Toolkit unveiled to tackle fuel poverty

Gas stove
Gas stove

‘It’s been a choice between heating my home or using my oxygen’

That’s an observation from Joe, one of the individuals who was helped by a scheme to alleviate the impact of fuel poverty on vulnerable people.

NHS Cheshire and Merseyside and Health Innovation North West Coast joined forces to explore ways of supporting people whose health condition made them particularly vulnerable to fuel poverty.

The successful scheme featured several partners from the public and voluntary sectors and has been nominated for two prestigious HSJ Partnership awards.

Now the project team has assembled a suite of resources in a toolkit that aims to help other teams implement similar schemes in their areas. Those resources are collected here and include:

  • A blueprint explaining the population health management approach to the project, describing processes, outcomes and lessons learnt
  • Forms to access the data dashboard and instructions on how at-risk cohorts in Cheshire and Merseyside were identified
  • Process maps to explain in detail how to deliver similar projects

More than 1.5m people in Cheshire and Merseyside have a medical condition that makes them especially vulnerable to poorly heated homes.

The project focused on ‘trailblazer’ sites in Knowsley and St Helens where multidisciplinary teams delivered targeted interventions involving healthcare, housing and financial support.

Lucy Malcolm, Senior Digital Transformation and Clinical Improvement Manager at NHS Cheshire and Merseyside, said:


“We’ve seen some great results from the project which benefited from a lot of people from different backgrounds making a commitment to seeing the programme work.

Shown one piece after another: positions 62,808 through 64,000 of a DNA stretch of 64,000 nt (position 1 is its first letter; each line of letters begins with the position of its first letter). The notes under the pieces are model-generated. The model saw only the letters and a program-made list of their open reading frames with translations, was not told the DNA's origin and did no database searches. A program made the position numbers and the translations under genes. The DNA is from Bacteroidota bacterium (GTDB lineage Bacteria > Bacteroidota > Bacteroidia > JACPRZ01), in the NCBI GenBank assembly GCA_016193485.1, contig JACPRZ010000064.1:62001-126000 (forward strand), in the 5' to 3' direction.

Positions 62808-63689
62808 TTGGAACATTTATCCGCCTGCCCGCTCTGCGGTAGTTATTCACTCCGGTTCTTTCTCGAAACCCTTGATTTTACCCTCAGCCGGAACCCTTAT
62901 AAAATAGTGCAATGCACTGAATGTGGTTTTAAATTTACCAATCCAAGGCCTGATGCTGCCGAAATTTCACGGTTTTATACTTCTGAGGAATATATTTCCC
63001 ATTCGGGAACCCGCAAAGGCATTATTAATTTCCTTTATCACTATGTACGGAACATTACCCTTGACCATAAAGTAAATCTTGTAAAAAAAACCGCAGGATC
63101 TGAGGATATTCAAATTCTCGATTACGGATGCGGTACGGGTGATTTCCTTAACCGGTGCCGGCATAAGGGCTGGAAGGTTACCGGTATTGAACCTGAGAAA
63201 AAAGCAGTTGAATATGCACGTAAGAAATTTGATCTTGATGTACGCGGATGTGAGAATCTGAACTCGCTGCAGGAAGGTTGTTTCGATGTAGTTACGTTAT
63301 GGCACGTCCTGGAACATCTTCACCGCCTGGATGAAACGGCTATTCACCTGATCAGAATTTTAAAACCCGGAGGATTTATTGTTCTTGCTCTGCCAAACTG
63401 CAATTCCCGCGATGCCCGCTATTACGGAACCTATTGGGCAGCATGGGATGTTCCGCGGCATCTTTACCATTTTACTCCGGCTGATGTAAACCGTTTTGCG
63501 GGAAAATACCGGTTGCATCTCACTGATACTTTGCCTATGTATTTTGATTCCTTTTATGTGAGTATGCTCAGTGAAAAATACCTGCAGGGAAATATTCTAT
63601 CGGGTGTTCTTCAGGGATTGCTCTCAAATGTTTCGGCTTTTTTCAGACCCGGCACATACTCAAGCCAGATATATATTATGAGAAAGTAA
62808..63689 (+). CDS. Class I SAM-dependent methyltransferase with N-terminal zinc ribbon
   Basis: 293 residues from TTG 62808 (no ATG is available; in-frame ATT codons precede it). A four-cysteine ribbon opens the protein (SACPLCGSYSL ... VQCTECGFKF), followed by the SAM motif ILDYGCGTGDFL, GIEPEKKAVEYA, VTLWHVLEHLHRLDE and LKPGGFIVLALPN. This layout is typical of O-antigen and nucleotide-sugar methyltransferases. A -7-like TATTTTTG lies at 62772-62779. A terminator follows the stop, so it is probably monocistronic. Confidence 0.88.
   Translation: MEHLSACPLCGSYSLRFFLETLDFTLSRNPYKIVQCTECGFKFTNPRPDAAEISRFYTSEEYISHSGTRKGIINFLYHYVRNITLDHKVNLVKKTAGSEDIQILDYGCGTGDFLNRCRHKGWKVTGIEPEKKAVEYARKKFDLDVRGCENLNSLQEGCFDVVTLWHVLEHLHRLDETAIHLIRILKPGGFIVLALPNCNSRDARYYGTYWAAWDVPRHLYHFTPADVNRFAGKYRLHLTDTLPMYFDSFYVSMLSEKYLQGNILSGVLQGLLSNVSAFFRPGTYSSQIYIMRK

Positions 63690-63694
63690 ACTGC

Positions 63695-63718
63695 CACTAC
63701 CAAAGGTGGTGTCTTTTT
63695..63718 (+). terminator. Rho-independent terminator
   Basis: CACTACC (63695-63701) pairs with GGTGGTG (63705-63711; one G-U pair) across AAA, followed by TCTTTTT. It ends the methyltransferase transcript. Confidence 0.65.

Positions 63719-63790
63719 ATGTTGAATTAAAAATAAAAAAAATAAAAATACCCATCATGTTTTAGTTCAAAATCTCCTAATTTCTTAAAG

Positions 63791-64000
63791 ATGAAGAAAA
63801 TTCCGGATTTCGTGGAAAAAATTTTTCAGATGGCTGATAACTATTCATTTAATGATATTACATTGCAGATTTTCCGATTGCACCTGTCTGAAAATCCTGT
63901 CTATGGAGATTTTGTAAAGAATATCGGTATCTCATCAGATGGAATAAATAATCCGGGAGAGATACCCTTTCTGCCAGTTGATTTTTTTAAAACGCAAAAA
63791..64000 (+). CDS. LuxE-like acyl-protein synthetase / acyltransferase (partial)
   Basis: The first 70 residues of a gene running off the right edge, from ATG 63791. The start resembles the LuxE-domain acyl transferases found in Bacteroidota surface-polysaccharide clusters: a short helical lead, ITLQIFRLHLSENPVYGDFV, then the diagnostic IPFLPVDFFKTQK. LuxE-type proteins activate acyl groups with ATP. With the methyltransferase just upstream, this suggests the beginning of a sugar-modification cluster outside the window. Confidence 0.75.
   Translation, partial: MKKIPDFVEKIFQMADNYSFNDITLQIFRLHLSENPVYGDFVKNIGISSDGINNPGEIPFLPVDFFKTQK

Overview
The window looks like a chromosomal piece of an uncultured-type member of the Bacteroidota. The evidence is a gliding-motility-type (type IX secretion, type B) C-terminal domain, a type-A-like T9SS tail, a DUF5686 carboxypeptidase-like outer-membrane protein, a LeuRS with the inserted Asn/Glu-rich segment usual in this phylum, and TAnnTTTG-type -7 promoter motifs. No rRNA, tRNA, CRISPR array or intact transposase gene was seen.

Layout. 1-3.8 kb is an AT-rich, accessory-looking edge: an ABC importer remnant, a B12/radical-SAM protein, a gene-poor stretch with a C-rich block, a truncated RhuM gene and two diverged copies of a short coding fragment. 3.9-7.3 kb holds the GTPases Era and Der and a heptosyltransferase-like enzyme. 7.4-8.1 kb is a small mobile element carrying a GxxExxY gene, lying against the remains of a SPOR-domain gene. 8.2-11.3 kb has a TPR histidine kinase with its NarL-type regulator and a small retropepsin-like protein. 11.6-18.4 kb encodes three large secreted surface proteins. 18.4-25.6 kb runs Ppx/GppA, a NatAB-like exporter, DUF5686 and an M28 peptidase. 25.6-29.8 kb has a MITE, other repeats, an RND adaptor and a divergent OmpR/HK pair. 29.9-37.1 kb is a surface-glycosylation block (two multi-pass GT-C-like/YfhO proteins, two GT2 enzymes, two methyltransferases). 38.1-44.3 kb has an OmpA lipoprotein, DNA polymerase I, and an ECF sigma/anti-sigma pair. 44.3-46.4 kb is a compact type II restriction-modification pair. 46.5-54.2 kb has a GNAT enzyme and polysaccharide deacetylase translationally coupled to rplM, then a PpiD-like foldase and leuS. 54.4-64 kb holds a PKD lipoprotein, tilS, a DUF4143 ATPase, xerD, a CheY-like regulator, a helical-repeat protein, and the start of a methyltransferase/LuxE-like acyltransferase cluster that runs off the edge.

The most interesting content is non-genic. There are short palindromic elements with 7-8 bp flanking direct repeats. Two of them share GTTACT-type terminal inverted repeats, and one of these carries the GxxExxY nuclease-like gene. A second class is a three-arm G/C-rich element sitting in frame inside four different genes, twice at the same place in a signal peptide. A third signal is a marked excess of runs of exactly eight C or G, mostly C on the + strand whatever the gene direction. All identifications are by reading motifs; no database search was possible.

“It has been a great example of collaboration and the interventions we’ve made have been very varied, from referrals to GPs to helping with smoking cessation to mental health referrals. We’ve also seen charities specialising in home heating involved.

“Because the work has been so varied we wanted to make sure other organisations could benefit from the lessons we’ve learnt, which is why we’ve put together the toolkit.”

Rhiannon Clarke, the Programme Manager leading Health Innovation North West Coast’s involvement in the scheme, said:


“Our role is to innovate and try new ways of tackling our biggest challenges. We feel we’ve done that by exploring a wide range of methods to support people.

“The success of the programme makes it even more exciting and that’s why we want to help providers in other areas learn from our experience and build on our success.”

One of the patients to benefit from the scheme was Joe – not his real name – who is quoted above. Joe needs a constant supply of oxygen and suffers from COPD and pulmonary fibrosis.

When the team first contacted him, Joe said he had to choose between maintaining his oxygen supply and heating his home, because he could not afford to do both. You can read more about Joe and individuals in similar situations in our previous story.

Work is continuing in the areas where it was introduced and has also moved on to Warrington. The project benefited from funding through the NHS England Innovation for Healthcare Inequalities Programme. It also meets the NHS’s Core20PLUS5 health inequalities agenda, which focuses on improving outcomes for the most deprived 20 per cent of the population in five clinical areas, including chronic respiratory disease.